|A view from Pilgrim Heights at Dawn, with a marsh and pond in the foreground. This is a great spot to watch raptors as they soar above the dunes. Image copyright Daniel E. Levenson 2013.|
As we climbed haldf-asleep into the vans we drove out in the darkness, headed for Pilgrim Heights to look and listen for birds active at that strange intersection between the night and daylight. When we arrived we walked slowly down a narrow trail, listening to the far-off hooting of a Great-horned Owl still calling and the song of an Eastern Towhee no doubt about to begin its day. Our walk took us on a loop, past an important hawk watching site and down through a wetland and back to the parking lot. It was just as we were coming out of the woods that one of our group heard the distant calling of a Black-billed Cuckoo, a new life bird for me, and a species I had hoped to see the morning before at Drumlin Farm Wildlife Sanctuary. The Cuckoo kept calling as the sun began to peek over the horizon and we stood and listened to it serenade the morning for a few minutes, before heading into Provicentown to check the harbor.
|A birder scans the harbor for new species to add to our bird-a-thon list in the early morning light. Image copyright Daniel E. Levenson 2013.|
After a few more stops on land we headed to Provincetown Harbor where we boarded a whale watching boat that took us out to Stellwagen Bank National Marine Sanctuary. We were hoping to see pelagic species such as shearwaters, but instead we were treated to a fantastic show by Humpback Whales, Minke Whales and White-sided Dolphins who were out in great numbers and very easy to see. We even got to witness a breach in which a Humpback whale lifted itself completely out of the water and came crashing back down again with a thunderous slap on the surface of the sea.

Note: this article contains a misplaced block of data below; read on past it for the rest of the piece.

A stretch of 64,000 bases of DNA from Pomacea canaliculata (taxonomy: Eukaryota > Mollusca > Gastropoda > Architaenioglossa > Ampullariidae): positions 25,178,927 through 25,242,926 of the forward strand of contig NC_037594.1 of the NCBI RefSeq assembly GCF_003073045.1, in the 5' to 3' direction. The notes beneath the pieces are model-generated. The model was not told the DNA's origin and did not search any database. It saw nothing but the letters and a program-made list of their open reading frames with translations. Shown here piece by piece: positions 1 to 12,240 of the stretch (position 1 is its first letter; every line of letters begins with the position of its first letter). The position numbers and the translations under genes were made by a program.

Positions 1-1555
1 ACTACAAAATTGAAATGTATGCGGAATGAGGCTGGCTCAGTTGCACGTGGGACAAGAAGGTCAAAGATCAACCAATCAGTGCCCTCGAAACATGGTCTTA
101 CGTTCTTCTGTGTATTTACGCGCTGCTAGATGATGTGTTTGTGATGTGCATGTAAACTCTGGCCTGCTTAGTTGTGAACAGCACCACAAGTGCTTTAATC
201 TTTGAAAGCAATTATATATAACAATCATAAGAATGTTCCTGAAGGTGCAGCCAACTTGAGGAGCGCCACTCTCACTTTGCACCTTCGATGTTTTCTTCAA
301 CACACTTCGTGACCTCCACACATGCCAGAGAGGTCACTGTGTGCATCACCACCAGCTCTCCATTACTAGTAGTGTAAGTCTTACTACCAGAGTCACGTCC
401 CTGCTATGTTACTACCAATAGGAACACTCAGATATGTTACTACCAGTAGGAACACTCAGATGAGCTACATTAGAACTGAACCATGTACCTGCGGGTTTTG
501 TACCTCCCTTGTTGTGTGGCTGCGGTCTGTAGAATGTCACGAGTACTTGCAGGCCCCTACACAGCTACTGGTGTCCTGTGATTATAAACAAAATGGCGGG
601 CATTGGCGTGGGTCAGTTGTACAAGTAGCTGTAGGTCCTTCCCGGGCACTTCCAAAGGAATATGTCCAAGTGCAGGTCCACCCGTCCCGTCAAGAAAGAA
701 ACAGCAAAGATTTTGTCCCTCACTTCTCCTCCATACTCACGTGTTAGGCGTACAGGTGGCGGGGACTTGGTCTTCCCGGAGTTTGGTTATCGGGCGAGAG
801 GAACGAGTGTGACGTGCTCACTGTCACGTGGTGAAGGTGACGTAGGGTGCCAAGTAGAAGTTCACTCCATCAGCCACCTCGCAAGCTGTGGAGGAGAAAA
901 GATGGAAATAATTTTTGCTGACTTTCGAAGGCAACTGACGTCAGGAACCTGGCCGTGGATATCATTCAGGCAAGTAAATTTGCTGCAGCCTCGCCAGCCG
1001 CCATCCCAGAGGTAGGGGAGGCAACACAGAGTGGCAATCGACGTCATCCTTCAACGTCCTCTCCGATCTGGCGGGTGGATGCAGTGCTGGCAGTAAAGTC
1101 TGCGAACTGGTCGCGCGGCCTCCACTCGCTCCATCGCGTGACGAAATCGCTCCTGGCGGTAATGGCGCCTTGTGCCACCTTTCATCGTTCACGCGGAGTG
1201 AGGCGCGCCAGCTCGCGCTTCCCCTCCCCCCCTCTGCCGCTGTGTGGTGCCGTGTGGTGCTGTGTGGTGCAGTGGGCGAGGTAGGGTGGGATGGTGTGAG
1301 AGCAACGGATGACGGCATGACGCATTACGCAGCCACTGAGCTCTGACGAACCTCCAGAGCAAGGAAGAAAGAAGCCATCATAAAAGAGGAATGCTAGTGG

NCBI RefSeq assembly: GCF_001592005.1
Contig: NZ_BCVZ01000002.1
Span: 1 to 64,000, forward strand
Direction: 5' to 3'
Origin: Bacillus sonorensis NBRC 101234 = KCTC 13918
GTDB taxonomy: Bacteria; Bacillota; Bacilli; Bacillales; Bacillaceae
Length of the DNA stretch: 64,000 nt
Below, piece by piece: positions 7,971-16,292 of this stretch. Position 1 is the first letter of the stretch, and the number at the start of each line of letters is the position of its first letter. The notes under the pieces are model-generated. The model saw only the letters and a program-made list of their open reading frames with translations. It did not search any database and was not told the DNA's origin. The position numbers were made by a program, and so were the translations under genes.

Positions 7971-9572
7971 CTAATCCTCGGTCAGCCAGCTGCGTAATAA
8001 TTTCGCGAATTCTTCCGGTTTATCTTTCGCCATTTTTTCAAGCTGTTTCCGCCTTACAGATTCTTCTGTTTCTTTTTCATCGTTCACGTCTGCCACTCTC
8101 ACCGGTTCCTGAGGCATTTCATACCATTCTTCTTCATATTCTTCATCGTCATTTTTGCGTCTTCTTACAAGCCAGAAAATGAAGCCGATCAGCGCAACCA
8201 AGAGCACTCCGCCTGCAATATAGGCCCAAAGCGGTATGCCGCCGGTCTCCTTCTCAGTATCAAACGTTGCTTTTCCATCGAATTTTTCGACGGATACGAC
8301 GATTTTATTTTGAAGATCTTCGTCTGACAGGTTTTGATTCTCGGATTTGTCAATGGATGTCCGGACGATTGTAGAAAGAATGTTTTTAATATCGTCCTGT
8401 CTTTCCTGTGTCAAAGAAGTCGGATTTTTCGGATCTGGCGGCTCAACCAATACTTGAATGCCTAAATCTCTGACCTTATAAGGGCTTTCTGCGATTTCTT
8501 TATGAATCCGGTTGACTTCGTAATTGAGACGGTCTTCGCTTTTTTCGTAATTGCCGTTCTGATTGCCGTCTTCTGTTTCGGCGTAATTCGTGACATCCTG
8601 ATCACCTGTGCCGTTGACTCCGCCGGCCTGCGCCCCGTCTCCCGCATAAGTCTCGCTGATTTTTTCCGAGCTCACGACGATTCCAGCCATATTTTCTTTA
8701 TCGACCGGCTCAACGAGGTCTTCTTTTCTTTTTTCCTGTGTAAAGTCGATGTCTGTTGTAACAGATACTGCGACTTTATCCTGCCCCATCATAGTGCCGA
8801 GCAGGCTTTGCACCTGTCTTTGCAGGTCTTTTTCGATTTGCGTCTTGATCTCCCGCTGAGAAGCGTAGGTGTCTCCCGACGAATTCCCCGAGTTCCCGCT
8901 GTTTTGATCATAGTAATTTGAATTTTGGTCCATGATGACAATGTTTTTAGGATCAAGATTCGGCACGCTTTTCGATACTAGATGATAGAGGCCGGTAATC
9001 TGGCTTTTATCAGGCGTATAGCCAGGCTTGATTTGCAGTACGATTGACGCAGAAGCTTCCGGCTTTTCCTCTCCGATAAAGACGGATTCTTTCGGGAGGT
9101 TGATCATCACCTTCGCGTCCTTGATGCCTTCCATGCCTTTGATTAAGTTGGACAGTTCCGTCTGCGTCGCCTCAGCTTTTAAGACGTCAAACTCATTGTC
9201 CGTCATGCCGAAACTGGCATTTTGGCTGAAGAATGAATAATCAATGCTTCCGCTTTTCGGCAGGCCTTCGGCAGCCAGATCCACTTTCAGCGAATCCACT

|A Humpbacked Whale dives down again after surfacing. Image copyright Daniel E. Levenson 2013.|
As much as we looked and looked, not a single pelagic bird species appeared. We saw plenty of Herring Gulls, Laughing Gulls, Double-crested Cormorant and Northern Gannet, but no petrels or shearwaters. We event spotted a lone Chimney Swift swooping over the stern of the boat and disappearing into the sky behind us. I also got to see some interesting interactions between the whales and the gulls which follow these mammoth marine mammals, hoping to grab a meal in the roiling froth created when the whales are feeding. I even saw several gulls land directly on a whale's head and go for a short ride as the animal swam through the water scooping up plankton.
|Gulls and other seabirds will often gather near feeding whales, hoping to grab a meal in the chaos created by the feeding habits of these giant marine mammals. Image copyright Daniel E. Levenson 2013.|
|A large group of Double-crested Cormorant nesting at the entrance to Provincetown Harbor. Image copyright Daniel E. Levenson 2013.|
In all I added the following 23 species of birds to my New England birding big year list:
Great Crested Flycatcher
In our 24 hours at the end of Cape Cod we saw over 100 species of birds, 7 species of mammals and some of the most beautiful scenery in New England. I can't wait to do it all again next spring.
Thanks for reading.
Copyright Daniel E. Levenson 2013.